The Nash Vyhod [Our Way Out] project, initiated by the Ukrainian authorities for the purpose of searching for and returning POWs, reports that 73% of the 180 people who returned to Russia during the last exchange were recruited by the Russian Ministry of Defense in penal colonies. The project notes that the list for exchange is coordinated by the Russian side. Vazhnyye Istorii [IStories, independent Russian investigative media outlet] checked individuals from the project's published list through a random sample and confirmed that it predominantly consists of those convicted in recent years. According to the relatives of the former prisoners, they are currently in a military unit near Moscow and are undergoing interrogations by the Federal Security Service (FSB).

According to Elena Popova, a human rights activist from the Movement of Conscientious Objectors, a human rights organization supporting those who refuse to perform military service, warrant officer Roman Esenov was forcibly sent to the frontline despite his health condition, which only permitted him to perform non-combatant service. In the fall of 2023, Esenov, serving as a contract-based paramedic in the 27th Motorized Rifle Brigade, had a conflict with his superior, resulting in Esenov being severely beaten and hospitalized. According to Esenov's relatives, he was illegally sent to the combat zone to complicate the investigation.

Sentences, Legal Proceedings and Incidents

Lieutenant colonel Irek Magasumov of the 74th Motorized Rifle Brigade, a Hero of Russia, suspected of murdering an 18-year-old girl in a bar in Luhansk, has been additionally charged with hooliganism. Following the murder, Magasumov reportedly took a Niva vehicle from the junior soldiers to travel back to the unit. According to the Kommersant daily newspaper, investigators were considering the possibility of lessening Magasumov’s charge to "negligent homicide."

In Dalnerechensk, Primorsky region [Russia's federal subject], a court has sentenced Maksim Volkovoy, an ex-convict recruited by the Wagner Group to participate in the war, to seven years in a penal colony for the murder of a fellow drinker. The court considered Volkovoy's participation in the invasion of Ukraine and the awards he received as mitigating factors. It was also determined that the conflict was instigated by the victim, whose "comments about the military operation in Ukraine had deeply hurt the defendant's feelings." Despite the court's conclusion that Volkovoy had no prior convictions, Mediazona discovered that he had been sentenced to eight years in a penal colony in 2022 for the murder of another fellow drinker with a knife. According to the Sirena Telegram channel, as of Dec. 18, 2023, individuals returning from the war in Ukraine have committed at least 83 crimes, resulting in the loss of lives of no fewer than 27 people, as reported by the Agentstvo.Novosti outlet.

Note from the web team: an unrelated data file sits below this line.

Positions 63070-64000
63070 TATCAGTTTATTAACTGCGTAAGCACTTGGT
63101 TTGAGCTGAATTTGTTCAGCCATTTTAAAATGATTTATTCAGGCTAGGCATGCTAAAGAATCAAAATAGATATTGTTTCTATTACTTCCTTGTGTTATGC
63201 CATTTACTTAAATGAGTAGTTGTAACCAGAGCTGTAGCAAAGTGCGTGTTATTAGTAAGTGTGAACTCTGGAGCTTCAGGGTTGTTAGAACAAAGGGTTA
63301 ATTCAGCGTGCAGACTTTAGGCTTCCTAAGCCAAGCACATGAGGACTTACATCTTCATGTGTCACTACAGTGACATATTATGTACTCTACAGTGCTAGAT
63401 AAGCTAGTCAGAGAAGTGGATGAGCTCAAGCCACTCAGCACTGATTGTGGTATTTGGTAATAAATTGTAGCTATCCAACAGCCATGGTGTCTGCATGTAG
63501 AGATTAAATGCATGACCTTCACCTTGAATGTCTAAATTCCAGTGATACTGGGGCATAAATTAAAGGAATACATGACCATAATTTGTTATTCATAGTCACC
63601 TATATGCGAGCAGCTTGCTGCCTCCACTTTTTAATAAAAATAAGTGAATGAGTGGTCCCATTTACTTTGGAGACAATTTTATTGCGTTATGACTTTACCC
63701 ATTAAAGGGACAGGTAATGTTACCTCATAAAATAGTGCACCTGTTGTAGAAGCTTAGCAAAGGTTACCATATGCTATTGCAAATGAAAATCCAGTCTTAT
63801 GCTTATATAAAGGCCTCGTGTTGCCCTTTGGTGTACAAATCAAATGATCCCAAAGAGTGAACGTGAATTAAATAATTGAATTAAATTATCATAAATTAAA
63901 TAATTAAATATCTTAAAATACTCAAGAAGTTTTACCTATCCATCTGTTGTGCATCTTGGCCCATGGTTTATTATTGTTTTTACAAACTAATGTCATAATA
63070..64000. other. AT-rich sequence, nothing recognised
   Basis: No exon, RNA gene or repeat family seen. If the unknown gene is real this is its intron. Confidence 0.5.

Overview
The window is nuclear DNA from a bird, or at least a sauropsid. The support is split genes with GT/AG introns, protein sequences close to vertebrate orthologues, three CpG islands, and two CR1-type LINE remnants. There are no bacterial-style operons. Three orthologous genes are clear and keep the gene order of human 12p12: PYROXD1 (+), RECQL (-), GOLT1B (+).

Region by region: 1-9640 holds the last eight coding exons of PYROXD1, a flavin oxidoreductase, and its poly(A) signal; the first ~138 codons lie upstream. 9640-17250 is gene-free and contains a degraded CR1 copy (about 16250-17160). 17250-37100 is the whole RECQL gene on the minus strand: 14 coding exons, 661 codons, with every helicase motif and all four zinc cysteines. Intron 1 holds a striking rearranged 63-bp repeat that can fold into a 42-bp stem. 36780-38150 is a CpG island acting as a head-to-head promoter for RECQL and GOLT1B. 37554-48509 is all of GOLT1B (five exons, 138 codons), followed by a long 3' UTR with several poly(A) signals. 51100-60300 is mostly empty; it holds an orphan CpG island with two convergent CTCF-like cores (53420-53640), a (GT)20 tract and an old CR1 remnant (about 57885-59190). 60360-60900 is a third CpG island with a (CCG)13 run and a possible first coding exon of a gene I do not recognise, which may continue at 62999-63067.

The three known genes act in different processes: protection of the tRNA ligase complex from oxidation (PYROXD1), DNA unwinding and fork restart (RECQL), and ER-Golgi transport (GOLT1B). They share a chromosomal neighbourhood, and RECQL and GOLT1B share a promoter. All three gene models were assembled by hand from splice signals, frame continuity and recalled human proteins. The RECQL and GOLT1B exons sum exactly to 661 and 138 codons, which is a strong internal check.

In Novosibirsk, a military court has sentenced serviceman Maksim Perelyotov to five and a half years in a penal colony for going AWOL. Perelyotov abandoned his unit three times, but each time voluntarily turned himself in to the commandant's office, identifying himself as a soldier gone AWOL.

A court in Saint Petersburg has fined music teacher Tatyana Limeni-Osipova 40,000 rubles [$450] for failing to report a crime. According to investigators, she knew that her friend Maksim Asriyan planned to set fire to a draft office. The investigation into Asriyan continues, and a recent charge of treason has been added to the case against him.

In Russia's constituent Republic of Chuvashia, Vadim Filyankin, a resident of Mordovia [Russia's constituent republic], has been sentenced to two years of imprisonment for setting fire to relay cabinets on the railway in the town of Alatyr. In December 2022, a group of young people was detained in Alatyr on charges of several episodes of railway arson, which they allegedly have committed for the "Freedom of Russia Legion." Filyankin and another defendant, 19-year-old Artyom Begoyan, have entered into a pretrial agreement, with Begoyan testifying against his accomplices. The verdict for the third defendant in the case, Nikita Kitaykin, is currently under appeal. All the defendants refused to communicate with human rights activists.